Time Stop for cycle completion

Discussion in 'Technical Analysis' started by tradingbug, Aug 13, 2005.

  1. I was wondering if others have gone down this path and was wondering how they have or have not implemented time stops after entry.

    I believe that markets are cycle oriented and was pondering on having a time stop. Essentially, after I enter the market(ES), i look for the cycle to complete in a certain time period. If the timestop goes off and part of the cycle that you are looking to be completed is not fulfilled, I have the possibility of either reversing or exiting(both which seem better than holding).

    I was wondering if this is useful, transfereable across markets, or if i should throw it in the toilet.

    Any thoughts would be appreciated.
  2. duard


  3. kut2k2


    John Ehlers has written a lot about determining the dominant cycle length or whatever he calls it. You can check out the free info on his website here:


    As always, caveat emptor, and good trading.
  4. Fibonacci time projections taken from several minor & major swings; where the fib. ratios cluster will give you an idea of future highs/lows.

    Robert Miner's book, "Dynamic Trader" explains their use well.
  5. mark fisher mentions the element of time

    in his ACD book

  6. I find that a time stop strategy and a reversing strategy are not compatible unless the market dictates to you the signal for the time stop strategy.

    Generally, all high performance strategies are based upon the market being in control of the reversal timing. Reversal timing is not usually based upon direct signals signals from price nor time but rather reversal timing is based upon signals more closely related to the active human component of the market.
  7. The element of time can be useful. I have developed a system for analyzing the MFE and MAE of a trade as it progresses. If you could do the same and see some very strong evidence that your trades should produce X profit in Y amount of time or else it'll probably end up a loser, then you may be able to cut your losers shorter sooner. It is rare to find a very strong evidence like this but the concept may get you thinking.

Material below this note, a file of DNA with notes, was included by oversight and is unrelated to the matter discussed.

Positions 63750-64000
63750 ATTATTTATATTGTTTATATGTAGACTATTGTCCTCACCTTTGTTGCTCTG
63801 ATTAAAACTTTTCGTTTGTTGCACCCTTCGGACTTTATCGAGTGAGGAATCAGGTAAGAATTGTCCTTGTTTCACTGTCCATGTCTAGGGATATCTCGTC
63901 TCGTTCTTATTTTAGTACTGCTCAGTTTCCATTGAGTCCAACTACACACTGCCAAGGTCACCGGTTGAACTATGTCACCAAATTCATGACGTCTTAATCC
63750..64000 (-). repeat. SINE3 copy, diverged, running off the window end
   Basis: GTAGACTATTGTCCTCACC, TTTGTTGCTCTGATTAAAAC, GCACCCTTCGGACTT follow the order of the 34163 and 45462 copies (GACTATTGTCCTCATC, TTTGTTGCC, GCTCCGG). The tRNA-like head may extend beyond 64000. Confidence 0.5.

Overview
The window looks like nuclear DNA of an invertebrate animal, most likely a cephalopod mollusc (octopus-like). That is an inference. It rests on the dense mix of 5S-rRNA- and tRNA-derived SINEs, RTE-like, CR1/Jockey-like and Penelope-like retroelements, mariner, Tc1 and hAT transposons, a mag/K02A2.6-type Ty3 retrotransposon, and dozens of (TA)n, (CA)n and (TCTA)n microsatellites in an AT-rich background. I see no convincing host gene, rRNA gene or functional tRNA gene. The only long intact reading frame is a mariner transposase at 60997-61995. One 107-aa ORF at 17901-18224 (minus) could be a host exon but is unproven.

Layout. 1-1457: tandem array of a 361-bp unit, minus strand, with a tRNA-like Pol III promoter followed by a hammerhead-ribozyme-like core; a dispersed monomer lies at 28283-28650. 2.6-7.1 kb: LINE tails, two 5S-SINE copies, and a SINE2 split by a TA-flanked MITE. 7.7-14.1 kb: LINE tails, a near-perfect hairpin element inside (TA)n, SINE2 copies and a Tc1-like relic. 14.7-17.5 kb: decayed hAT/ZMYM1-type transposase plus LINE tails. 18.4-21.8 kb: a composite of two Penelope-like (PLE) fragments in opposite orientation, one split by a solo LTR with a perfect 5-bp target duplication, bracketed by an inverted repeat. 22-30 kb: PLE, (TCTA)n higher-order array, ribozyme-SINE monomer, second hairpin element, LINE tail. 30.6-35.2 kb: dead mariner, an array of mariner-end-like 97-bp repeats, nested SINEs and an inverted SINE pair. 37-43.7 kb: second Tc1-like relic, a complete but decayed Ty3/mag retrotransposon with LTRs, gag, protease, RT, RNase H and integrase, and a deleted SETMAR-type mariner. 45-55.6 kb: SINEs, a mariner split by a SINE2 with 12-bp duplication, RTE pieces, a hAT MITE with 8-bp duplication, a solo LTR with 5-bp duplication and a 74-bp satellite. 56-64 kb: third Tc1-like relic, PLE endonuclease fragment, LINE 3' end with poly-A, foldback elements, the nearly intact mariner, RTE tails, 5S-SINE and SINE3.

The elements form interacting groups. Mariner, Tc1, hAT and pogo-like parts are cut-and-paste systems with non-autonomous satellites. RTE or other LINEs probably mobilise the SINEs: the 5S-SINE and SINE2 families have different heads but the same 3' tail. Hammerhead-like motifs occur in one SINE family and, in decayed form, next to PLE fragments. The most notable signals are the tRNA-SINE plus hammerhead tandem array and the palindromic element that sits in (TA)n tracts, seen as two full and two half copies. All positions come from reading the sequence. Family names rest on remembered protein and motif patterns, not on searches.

precise paths revisited:
  8. Thanks for the links and replies. Let me be more specific to what I was thinking. I enter on pullbacks of the dominant cycle(determined by longer timeframe). After entry I look at time, price, volume, and the current cycle status that I am entering for and looking for a profit. Time, price, and volume make a formation after a certain period of time that I think can be categorzied by where the market is in its cycle(could be wrong here). From this formation/cycle position, I have the option to hold, sideline, or reverse.

    Grob109 made reference that time stop/reversing should not be made unless the human factor(i think this is volume) overrides to indicate a reversal. Otherwise, sideline is the better option than sideline/reversing. If I am wrong, please correct me.

    SethArb, have you made use of mark fischers time stop strategy in his ACD method? My freind swears by the ACD method. I will take the time to read it.

    Thanks again.
  9. Thanks. I am looking through it now. What you posted above is exactly what I was thinking about.
  10. if i except a breakdown or breakout at a certain time (that time derives from my cycle calculation), and exactly at that time or slightly afterwards the market starts moving the other way, then it is likely that the original move i expected will not occur. so i should either get out or perhaps reverse.

    in other words: the cycle points indicate that a stronger move is likely to happen at those times. it may not necessarily be in the direction you anticipated. but, it is very likely that a significant move WILL occur at that time, one way or the other. so the cycle points serve more to say "it's gonna move now" but not necessarily indicate the direction. in other words it may validate or negate the price pattern you're predicting. but it will do so at the cycle point.
    #10     Aug 21, 2005